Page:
Monthly Archives: May 2020

Missing Manchester …

Manchester_Art_Gallery_-_geograph.org.uk_-_1748756

I am settled in my caravan in Holland, enjoying the warm weather and making the most of the peaceful environment before the camp site opens 1 July when it will be the high season.

 
But I am missing Manchester and, in particular, the monthly writing workshops with Peter Sansom of the Poetry Business These have been held at Manchester Art Gallery. It consists of three connected buildings, two of which were designed by Sir Charles Barry. The main building is Grade 1 listed, while the Atheneum is Grade II. A modern extension was added in the beginning of this century.

 
During the writing workshops we have the opportunity to be inspired by the permanent collection – works of international significance and Victorian art. The painting Albert Square (1910) by the French impressionist painter Adolphe Valette hangs in a central foyer. Valette lived in Manchester for a period and really caught the damp and wet conditions. My poem is included in the pamphlet A Stolen Hour (Grey Hen Press, 2020,

 

Albert_Square_Manchester_1910,_Valette

 

Albert Square

I am not that cellar man pushing 

his barrow loaded with crates of wine.
I am not the horse with its head
stuck into a nose bag, nor
the coach driver resting his
right knee on the plate,
nor the men with bowler hats
conversing by the railings.

Up there is the Town Hall
covered in a velvet coat of soot.
I am the greyness of the oil paint,
the rippled rain reflecting
the cellar man’s rounded boots.
I am the smog and the smoke,
half shielding these statues:
politician, mayor, consort.

Palmistry in Karachi

 

Elsa F

Imagine my surprise and delight when, in January this year, I received an email in Dutch from a fellow poet! Elsa Fisher had read and liked some of my poems. We started a correspondence and were going to meet at the end of May. It’s a great pleasure to introduce this month’s poet who has ‘a clear eye and an ironic ear’.

Elsa Fischer was born in The Hague, Holland. She has lived and worked on four continents and, later in life, studied Art History in Canada and at the Sorbonne. Always a lover of poetry, she joined a poetry workshop after her retirement.

She has two published pamphlets: Palmistry in Karachi (Templar Poetry, 2016) and
Hourglass – Poems from the retirement home (Grey Hen Press, 2018). Other poems have been included in a range of magazines and anthologies. She is currently preparing for a third publication.

Elsa lives in Bern, Switzerland, in a lovely retirement home (where some of her poems are set). She likes to point out that she does not belong to the Woopies (well-off older persons) but rather to the Yelpies (youthful energetic elderly persons)….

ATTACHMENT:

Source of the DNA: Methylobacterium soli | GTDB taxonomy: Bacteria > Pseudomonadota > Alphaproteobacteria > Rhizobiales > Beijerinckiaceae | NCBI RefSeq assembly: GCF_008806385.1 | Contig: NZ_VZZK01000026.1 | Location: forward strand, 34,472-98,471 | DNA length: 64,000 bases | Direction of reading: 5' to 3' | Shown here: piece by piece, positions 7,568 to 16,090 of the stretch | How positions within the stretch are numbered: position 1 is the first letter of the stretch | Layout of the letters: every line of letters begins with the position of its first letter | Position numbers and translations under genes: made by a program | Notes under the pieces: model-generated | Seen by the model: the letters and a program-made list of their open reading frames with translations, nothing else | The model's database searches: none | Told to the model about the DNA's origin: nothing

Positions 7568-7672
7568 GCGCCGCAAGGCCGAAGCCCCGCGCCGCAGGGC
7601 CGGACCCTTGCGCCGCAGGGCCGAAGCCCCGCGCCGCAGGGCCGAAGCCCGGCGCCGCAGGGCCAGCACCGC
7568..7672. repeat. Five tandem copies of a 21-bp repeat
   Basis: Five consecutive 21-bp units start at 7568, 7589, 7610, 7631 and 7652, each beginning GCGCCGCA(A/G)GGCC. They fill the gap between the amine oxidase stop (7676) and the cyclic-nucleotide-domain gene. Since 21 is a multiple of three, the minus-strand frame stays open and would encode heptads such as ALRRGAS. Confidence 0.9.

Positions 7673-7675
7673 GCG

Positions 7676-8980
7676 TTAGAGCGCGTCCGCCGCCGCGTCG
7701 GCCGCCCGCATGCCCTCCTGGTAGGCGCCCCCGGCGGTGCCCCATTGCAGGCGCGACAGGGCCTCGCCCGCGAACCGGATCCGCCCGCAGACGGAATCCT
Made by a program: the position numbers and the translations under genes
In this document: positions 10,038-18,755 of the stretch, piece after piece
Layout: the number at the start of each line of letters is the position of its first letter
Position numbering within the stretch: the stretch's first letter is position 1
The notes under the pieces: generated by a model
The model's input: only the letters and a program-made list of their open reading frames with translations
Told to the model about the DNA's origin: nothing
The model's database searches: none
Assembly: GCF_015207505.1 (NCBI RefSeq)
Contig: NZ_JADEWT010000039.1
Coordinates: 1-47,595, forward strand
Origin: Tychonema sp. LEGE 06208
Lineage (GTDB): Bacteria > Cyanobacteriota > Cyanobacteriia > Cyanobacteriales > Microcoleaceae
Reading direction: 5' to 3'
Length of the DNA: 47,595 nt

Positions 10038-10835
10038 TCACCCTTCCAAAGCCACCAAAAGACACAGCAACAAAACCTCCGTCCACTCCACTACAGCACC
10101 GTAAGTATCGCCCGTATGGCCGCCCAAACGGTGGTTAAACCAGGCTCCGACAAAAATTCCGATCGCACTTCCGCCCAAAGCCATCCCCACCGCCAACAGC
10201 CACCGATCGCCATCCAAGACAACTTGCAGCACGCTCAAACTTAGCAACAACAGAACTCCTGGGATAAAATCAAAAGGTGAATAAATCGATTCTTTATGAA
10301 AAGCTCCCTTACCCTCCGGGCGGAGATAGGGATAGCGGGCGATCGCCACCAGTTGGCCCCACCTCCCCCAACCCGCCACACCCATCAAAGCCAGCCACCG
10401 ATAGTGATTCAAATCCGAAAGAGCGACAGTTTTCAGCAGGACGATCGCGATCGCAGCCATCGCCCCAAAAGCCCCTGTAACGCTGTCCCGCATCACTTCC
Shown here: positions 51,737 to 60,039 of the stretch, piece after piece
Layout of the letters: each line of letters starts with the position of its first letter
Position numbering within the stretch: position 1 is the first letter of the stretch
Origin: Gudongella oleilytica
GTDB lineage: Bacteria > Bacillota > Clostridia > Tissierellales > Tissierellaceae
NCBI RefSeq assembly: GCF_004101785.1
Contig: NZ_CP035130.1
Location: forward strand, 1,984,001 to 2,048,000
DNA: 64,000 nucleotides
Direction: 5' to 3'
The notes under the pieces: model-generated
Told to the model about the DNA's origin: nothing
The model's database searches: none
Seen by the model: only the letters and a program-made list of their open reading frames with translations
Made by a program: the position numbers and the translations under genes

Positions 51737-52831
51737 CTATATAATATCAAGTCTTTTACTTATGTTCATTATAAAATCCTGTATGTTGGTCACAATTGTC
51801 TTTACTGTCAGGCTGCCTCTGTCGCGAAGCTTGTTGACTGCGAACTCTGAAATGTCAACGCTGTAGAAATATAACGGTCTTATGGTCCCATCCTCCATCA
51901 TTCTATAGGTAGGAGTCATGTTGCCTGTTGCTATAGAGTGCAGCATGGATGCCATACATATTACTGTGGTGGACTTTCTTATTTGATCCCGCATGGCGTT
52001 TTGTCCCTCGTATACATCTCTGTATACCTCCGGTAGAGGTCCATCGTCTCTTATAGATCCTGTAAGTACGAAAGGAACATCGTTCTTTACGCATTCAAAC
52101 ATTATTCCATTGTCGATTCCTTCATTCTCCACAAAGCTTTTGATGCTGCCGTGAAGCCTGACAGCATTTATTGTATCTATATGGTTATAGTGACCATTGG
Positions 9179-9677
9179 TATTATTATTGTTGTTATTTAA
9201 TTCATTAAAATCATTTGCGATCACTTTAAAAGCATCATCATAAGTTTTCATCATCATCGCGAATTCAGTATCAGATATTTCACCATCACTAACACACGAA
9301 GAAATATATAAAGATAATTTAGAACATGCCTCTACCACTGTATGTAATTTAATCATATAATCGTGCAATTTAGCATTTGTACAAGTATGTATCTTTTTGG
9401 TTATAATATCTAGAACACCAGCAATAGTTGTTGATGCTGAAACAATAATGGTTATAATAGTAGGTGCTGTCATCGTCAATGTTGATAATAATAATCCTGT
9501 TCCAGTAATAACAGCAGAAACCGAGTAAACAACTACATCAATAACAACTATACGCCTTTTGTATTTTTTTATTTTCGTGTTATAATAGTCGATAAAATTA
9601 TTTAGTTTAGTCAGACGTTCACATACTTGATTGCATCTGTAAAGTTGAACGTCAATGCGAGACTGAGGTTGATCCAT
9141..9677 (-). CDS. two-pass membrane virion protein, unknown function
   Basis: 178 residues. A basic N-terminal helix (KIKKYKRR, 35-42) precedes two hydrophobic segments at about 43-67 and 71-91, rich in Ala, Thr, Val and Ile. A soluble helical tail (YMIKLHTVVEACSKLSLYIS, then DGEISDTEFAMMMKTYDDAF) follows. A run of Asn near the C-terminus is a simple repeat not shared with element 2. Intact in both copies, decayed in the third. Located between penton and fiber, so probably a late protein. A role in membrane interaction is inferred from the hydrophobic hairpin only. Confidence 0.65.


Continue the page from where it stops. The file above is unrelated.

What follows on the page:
I hope you enjoy the range of these poems, with their sharp observation, humour, empathy and poignancy.

 
Palmistry in Karachi

“…the old days when we were still young,
naïve, hot-headed, silly, green. A little bit’s
still there…”              Wislawa Szymborska

 
At twenty I danced the tango
in Karachi at the saried begums’
Red Crescent Bazaar with a gay
attaché who had that rhythm in
his blood and where a sketch
of my profile by a local genius
fetched handfuls of rupees.
I shook hands with Ayub Khan
and Fatima Jinnah, ignorant
of who they were and that
he would have her killed.
There was my near-drowning
in the Arabian Sea and a wicked
camel race along its shore.
And I’ll tell you this: I lost
my innocence in Karachi.
To an Italian born without
toenails and his palms
with no lines so that you,
my friend of little faith, claim
he could not have existed
and that I’ve made it all up.

 

 
Seedpods

 
I love how your wisteria seedpods exploded in the night,

love to hear drops falling from where someone waters geraniums

early in the morning as I am writing at the wrought-iron table,

its rusty flakes cutting into skin and I remember how, in another life,

they caught my mother’s dress as she sat down to tea under

the glycine, my first French word, and for a startling moment

I hold this image called up by smells of soil and fleshy leaves,

by all this art nouveau abundance.

 

 

In the beginning are my hands
after Andy Goldsworthy

 
they are my skin-cut tools
cracked as dried earth.
I trust them, they lead me.

I listen to the passive witness
of stones, their dialogue with trees,
learn how they rely on each other.
I need the energy of peat – the melt of mud
and mineral feed and sheep’s piss on canvas.
Above all I love my icicles – reconstructed,
glued with my spit or draped like lobster
claws and oysters on a plate of river ice.

I square black-rooted bracken stalks
thorn-pin chestnut leaves into floating
snake ribbons until surfaces open up
and nature itself becomes the object found.

I go into its internal spaces, lie spread-eagled,
feeling the pull, feeling the rain.

 

 
Safe

Like ducks waiting for the cull
we line up at the doctor’s,
baring arms for the flu jab.

Once you stood like this, in an orderly row,
mouth wide open to receive the sugar lump
that the school nurse had carefully dosed
with the life-saving drops of Dr Salk’s vaccine.

To be protected from the fate of that boy,
fitted with braces, who sat for years reading
as we messed around with bats and balls in PE.

A nurse helps with the sleeves
and we return to our coops.
Safe for another season.

 

Trespassing

I’m digging out my winter things.
And watch from behind the slats
how he opens a wardrobe, takes out
the bridal gown for her to hold,
then gently crowns her with a garland.

On a small table lie the bric-a-brac
of a long marriage. Masai beadwork,
a glass paperweight from Venice,
the matryoshkas.

He gives her a moment,
then puts the gown carefully back
on the coat hanger, smiles as he lifts
the garland with its faded ribbons
from her hair. A whiff of Chanel.

He makes sure she’s comfortable
on the walker and wheels her away,
switching off the cellar lights.